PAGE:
Hi! I’m a Large Tooth Sawfish from Manila Ocean Park! ☺
This fascinating creature may be seen happily gliding over your head at our Oceanarium’s tunnel. It has been with us since 2009 when it was still a juvenile to help educate the young ones about this rare species. As mesmerizing as it may seem, the sawfish are one of the MOST endangered fish in the ocean and they need our help. Learn more about these magnificent creatures and how you can lend a hand!
Is it a shark? Is it a ray? What is the saw for?
The sawfish is a member of a group of fish called elasmobranchs, whose skeletons are made of cartilage. Other members of this group are sharks, skates, rays, and chimeras. Sawfish have a body similar to sharks and has a long, toothed nose or “saw” called a rostrum. Sawfish use their rostrum to locate, stun, and kill prey as well as for defense.
A large tooth sawfishes can grow up to 23 feet long and weigh up to 1,300 pounds. They can live up to eighty years and eats mostly fish, crustaceans and mollusks.
Because of their strange and prehistoric looks, the sawfish used to be in demand for anglers as a popular trophy fish and as tourist souvenirs. The degradation of their habitat and overfishing resulted to the decline of their population and landed them on the endangered species list in 2003.
Sawfish are extremely vulnerable to overexploitation due to their entanglement in nets, restricted habitat, and their low reproduction rate. There are five species worldwide and all of them are in deep trouble.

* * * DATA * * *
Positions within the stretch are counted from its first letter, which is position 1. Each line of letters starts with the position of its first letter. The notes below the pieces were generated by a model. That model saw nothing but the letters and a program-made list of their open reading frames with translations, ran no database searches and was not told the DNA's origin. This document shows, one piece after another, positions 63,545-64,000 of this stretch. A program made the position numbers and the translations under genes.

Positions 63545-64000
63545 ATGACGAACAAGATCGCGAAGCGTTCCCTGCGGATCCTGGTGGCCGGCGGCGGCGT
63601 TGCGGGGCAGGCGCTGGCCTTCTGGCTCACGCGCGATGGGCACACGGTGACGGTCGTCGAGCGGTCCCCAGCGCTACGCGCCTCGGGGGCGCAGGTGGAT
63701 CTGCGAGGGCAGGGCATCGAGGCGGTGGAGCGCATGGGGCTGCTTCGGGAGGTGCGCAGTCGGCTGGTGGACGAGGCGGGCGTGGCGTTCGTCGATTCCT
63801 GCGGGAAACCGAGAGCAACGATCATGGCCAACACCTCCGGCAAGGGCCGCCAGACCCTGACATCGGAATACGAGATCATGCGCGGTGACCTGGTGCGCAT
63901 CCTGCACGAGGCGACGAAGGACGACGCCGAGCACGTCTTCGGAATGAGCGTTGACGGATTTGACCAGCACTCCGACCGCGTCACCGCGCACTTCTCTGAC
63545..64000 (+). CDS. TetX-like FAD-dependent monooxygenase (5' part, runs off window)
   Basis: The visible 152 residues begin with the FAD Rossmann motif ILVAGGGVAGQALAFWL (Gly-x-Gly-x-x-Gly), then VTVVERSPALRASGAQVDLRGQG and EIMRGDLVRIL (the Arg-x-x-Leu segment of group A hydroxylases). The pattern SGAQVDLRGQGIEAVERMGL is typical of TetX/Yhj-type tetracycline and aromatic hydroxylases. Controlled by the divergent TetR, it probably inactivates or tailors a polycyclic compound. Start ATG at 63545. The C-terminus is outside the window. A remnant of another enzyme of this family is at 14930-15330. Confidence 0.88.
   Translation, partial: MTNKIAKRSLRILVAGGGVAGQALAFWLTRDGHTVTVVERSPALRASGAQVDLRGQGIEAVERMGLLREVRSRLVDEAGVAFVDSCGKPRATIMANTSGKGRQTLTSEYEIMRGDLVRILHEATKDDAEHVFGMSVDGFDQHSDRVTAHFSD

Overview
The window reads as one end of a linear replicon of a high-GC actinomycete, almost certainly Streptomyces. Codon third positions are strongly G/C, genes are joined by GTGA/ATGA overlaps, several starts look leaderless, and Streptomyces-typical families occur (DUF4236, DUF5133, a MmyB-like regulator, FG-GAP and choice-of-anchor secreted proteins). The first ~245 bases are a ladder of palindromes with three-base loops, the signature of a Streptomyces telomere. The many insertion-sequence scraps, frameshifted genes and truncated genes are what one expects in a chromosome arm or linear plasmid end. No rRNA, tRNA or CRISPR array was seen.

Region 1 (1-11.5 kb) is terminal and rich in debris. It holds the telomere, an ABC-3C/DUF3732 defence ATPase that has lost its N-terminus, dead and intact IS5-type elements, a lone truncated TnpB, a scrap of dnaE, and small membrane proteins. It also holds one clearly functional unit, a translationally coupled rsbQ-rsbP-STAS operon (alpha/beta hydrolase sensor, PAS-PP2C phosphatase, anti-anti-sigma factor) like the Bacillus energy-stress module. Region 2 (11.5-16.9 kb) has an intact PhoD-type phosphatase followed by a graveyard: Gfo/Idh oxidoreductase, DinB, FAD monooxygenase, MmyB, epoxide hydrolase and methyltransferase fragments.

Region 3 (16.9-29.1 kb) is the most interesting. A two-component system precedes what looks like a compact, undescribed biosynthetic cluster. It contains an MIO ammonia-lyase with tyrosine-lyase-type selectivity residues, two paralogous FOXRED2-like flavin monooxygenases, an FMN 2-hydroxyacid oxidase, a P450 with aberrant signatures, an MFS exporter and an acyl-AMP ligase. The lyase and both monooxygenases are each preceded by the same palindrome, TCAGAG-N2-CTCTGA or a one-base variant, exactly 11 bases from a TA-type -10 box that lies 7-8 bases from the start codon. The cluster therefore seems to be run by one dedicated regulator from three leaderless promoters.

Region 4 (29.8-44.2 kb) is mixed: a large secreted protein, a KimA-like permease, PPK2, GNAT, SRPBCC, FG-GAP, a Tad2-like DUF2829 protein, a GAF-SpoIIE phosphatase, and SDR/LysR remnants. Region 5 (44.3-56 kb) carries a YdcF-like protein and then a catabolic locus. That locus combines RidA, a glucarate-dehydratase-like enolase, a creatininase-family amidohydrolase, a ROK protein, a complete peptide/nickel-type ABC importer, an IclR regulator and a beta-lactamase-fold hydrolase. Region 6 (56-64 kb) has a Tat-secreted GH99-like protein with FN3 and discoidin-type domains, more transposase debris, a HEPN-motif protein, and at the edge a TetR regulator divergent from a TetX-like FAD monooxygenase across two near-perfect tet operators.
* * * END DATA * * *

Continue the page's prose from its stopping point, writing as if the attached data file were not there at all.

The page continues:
To help out in sawfish conservation, support the Sawfish Conservation Society (SCS) to:
* Inform and educate the public about the threatened sawfishes found across the globe.
* Provide an environment to encourage cooperation between researchers, fishers, aquarists and other marine stake holders, in order to maximize research and conservation efforts
Find out more about how our sawfishes are protected at:
Let us be more responsible in fishing and protect critical sawfish habitats like mangroves for the continuity of sawfish recovery in the Philippines.
If caught, sawfish should be returned to the water as carefully and quickly as possible, and never lifted out of the water or dragged to shore. Report any sawfish you see to authorities and teach others about the need to treat these rare fish with special care. ☺
Manila Ocean Park’s banner CSR program is called “I LOVE MY OCEAN PLANET” . A campaign that encourages volunteerism, public education and community mobilization activities designed to increase public awareness and action on coastal management issues and instil pride in our country’s natural resources. It is an expanded responsibility of stewardship not only with marine biodiversity but also with other creatures who are dependent on the wellness of the ocean.
Manila Ocean Park is fully aware of its obligation to reach a broad public and impart necessary information relevant to current environmental issues. It is our aim that the “Back to the Wild” Release program will be a step in the right direction for marine education and conservation. We hope that more people will do their share in ensuring the future generations will be able to enjoy and see these fascinating animals in their natural habitat.